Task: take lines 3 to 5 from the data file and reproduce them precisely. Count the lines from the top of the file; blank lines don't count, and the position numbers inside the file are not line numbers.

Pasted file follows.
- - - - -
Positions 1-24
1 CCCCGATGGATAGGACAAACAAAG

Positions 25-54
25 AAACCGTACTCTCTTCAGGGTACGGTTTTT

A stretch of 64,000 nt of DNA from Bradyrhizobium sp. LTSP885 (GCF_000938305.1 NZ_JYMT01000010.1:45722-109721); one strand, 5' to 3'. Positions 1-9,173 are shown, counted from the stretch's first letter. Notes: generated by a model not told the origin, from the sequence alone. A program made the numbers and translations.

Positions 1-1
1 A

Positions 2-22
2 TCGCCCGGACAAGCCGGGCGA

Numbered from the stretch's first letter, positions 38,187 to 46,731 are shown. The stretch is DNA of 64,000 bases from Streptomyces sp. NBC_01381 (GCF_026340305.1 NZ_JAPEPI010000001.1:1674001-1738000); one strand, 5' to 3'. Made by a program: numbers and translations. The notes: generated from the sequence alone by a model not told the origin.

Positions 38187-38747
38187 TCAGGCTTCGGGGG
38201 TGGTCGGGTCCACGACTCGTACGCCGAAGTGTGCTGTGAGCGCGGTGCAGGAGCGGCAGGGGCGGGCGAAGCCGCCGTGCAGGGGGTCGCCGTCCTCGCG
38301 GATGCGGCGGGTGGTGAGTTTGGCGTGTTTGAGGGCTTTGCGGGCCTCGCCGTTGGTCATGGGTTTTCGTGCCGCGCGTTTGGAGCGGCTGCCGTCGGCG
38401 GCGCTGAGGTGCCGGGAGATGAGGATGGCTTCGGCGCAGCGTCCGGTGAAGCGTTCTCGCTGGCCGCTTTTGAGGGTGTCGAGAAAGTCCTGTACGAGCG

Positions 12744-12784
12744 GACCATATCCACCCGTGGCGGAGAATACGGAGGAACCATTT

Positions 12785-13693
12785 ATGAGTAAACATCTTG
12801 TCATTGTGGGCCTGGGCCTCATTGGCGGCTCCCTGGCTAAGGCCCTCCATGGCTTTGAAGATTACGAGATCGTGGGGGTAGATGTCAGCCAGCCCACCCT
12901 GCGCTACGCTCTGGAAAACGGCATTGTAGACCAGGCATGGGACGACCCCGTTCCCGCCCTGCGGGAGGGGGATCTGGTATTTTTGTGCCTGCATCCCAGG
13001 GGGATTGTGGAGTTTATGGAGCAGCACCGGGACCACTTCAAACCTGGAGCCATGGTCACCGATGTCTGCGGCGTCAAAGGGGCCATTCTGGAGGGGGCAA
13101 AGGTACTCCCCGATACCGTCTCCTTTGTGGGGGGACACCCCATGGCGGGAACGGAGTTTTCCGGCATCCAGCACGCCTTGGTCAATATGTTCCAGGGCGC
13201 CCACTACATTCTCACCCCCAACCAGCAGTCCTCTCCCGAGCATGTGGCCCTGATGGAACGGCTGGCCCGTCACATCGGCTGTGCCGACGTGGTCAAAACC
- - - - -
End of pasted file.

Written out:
Positions 25-54
25 AAACCGTACTCTCTTCAGGGTACGGTTTTT

A stretch of 64,000 nt of DNA from Bradyrhizobium sp. LTSP885 (GCF_000938305.1 NZ_JYMT01000010.1:45722-109721); one strand, 5' to 3'. Positions 1-9,173 are shown, counted from the stretch's first letter. Notes: generated by a model not told the origin, from the sequence alone. A program made the numbers and translations.